Great tips. Roast chicken is one of my family’s favorite meals, and one of the only ones all three of my kids eat without question. Just don’t make the mistake of thinking that buying a whole chicken is the same as an already cooked rotisserie chicken. Even on sale, those things are $2.50 a pound! I was giving my SIL tips on how to roast a whole chicken, and she looked at me like I was crazy. “Why don’t you just buy one already cooked from Kroger? Isn’t it the same price per pound?” she said.

    I brine mine first, then roast it at 450 degrees in a cast iron skillet lined with foil. Almost no cleanup, and the high heat means it cooks very quickly and doesn’t dry out. I always buy the largest chicken in the cooler, because I figure it takes no extra effort to cook more meat, but the result is more dinners. We have roast chicken the first night, and then chicken quesadillas, chicken and noodles with mashed potatoes, bbq chicken sandwiches, and chicken noodle soup (to name a few). Even if I serve chicken multiple nights a week, my kids still request it on nights we’re having something else!

    • AJ says:

      Could you tell me more about how you do your chicken? Is it covered in the oven? How long do you cook it? Brine? I usually do mine in the crock pot, which works fine, but we don’t have much counter space as it is. Plus, I don’t really like cleaning my crockpot 🙂

      • i cook my chicken at 450 for the first 20 minutes, then at 350 for the rest of the time. allow about 20 minutes per pound, so a 5 lb chicken should take about 2 hours. i usually keep it simple- whole cloves of garlic (peeled), pepper, salt. then mist/rub with olive oil. i always put some of the garlic inside the chicken, and sometimes cut slits in the skin and put some cloves underneath. if i have fresh herbs, rosemary especially, then i put some inside/in skin too. here’s a fancier version too from my blog:

      • Whitney says:

        I’ve experimented for years, but the best tip was turning up the heat. It makes such a difference! Google recipes for brining poultry – it’s basically salt water with some sugar in it, and it makes a really cheap way to marinade and add flavor and juiciness. Typically you submerge the chicken in the brine for about an hour per pound.

        After that, the seasoning it up to you. Obviously, the more seasoning you add, the higher the cost. Melted butter rubbed all over the skin makes it incredibly crispy, but since we try to avoid eating the skin, this adds unnecessary expense. Rosemary and thyme are very complimentary to chicken. Just put some dried herbs on the skin. Garlic under the skin or in the cavity are also great, or half a lemon. If you brine the chicken first, you can skip most of the seasoning and you’ll still end up with great flavor.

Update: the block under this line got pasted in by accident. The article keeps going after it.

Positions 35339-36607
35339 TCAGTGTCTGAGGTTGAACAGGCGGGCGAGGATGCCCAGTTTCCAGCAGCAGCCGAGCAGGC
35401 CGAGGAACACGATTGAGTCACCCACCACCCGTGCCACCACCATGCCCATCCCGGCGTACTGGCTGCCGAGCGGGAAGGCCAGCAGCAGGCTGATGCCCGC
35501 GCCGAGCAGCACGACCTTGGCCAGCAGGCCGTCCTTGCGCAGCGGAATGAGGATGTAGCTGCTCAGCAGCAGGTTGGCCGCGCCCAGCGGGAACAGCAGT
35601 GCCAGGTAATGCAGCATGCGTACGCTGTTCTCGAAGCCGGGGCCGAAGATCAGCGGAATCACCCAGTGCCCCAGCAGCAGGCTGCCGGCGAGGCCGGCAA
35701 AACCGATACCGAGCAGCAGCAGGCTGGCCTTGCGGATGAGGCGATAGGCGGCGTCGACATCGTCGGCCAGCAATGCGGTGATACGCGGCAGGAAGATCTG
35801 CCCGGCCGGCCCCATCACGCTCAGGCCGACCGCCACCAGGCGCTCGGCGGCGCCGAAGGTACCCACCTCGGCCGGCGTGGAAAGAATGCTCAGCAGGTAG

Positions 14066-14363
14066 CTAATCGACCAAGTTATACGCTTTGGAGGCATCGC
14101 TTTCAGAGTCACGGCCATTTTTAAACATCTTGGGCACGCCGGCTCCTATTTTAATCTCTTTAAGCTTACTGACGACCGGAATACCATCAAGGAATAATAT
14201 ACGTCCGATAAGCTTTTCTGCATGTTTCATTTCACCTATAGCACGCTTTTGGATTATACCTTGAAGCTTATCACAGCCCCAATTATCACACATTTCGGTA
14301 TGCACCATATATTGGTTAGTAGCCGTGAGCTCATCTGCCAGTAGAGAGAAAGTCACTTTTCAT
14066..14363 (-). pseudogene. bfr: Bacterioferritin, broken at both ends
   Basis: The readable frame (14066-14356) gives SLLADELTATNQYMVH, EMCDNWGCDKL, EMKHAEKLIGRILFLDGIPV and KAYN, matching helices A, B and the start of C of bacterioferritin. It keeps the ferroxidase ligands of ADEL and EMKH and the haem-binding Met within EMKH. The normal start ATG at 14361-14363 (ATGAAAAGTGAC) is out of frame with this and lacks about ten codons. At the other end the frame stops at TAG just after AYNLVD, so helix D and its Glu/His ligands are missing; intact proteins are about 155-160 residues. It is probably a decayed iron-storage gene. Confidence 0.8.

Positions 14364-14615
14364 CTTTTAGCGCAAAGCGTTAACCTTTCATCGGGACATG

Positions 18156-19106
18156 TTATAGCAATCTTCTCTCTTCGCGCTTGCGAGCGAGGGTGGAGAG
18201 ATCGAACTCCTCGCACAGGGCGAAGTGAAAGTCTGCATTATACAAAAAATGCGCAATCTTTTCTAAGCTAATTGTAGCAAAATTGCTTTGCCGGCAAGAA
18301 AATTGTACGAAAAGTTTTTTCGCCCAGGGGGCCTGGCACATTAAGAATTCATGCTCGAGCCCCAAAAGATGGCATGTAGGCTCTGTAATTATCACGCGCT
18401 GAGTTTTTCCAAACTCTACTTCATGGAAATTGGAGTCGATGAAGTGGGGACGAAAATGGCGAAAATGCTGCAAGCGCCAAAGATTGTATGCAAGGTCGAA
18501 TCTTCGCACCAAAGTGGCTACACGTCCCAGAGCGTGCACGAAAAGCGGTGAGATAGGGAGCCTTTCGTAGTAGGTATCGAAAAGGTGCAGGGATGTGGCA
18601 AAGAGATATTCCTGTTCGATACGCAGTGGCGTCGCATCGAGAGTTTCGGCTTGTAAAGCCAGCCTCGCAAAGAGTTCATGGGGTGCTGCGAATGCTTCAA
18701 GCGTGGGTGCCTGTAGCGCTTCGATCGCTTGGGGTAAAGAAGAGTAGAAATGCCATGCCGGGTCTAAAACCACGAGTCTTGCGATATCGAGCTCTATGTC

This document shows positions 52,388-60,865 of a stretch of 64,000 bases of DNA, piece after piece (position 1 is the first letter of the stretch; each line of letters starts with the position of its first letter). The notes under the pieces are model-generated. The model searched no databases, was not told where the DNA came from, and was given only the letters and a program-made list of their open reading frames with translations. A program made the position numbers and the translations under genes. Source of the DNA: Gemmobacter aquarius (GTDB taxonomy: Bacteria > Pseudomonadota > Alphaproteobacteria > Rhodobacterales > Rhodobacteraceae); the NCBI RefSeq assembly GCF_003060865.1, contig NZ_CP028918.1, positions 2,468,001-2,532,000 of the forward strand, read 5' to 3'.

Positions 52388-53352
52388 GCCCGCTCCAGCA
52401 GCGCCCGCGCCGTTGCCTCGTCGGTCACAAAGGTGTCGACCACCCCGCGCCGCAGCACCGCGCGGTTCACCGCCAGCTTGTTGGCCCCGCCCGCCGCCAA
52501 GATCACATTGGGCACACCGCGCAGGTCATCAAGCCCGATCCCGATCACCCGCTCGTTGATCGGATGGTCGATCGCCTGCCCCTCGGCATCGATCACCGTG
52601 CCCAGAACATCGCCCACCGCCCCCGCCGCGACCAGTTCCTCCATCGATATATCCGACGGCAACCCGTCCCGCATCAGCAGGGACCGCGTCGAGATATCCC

I never cover the chicken, and just use an oven proof thermometer set to 165 so I know when to take it out. Typically a 5 lb chicken at 450 takes an hour and a half.

      • Katie Kimball @ Kitchen Stewardship says:

        I hear you on the crockpot, I’m such a wimp about cleaning that thing. A roast chicken is going to be an entirely different experience than a slow-cooker chicken, too. I roast mine low and slow, 325 for 30 mins a pound, covered. Stop when it’s 180 and yum. Simple. But the cast iron thing at high temp is intriguing!
        🙂 Katie

      • AJ says:

        I have heard of crockpot liners. I have yet to use one though.

    • Katie Kimball @ Kitchen Stewardship says:

      Oh, you’re making me hungry! I’ve never heard of the foil-lined cast iron, but I bet it’s wonderful and crispy. Smart shopping tips! At least if people do spring for the pre-cooked chicken, they can still make stock from the ones. That’s where your real savings starts to kick in…

      🙂 Katie

    • Samantha says:

      I usually roast a chicken every week or every other week. It’s our favorite way to have chicken. You can cook and season it so many ways, but the truth is you can also just wash the chicken, throw it in a roaster pan, sprinkle with a bit of salt and pepper and cook at 325 for 3 hours or 350 for 2 hours. Your supposed to baste every hour, but there have been many times when I don’t touch it at all, and it turns out delicious still. If you cook it at 325 for 3 hours the meat will be falling off the bones, and the skin will be nice and crispy. It’s so easy and if you don’t have the time or energy to do anything to the chicken, it will still turn out great. Most of the flavor will come from the chicken itself! I’m starting to experiment with stock now and have been getting several batches out of each chicken. You just can’t beat the simplicity and cost!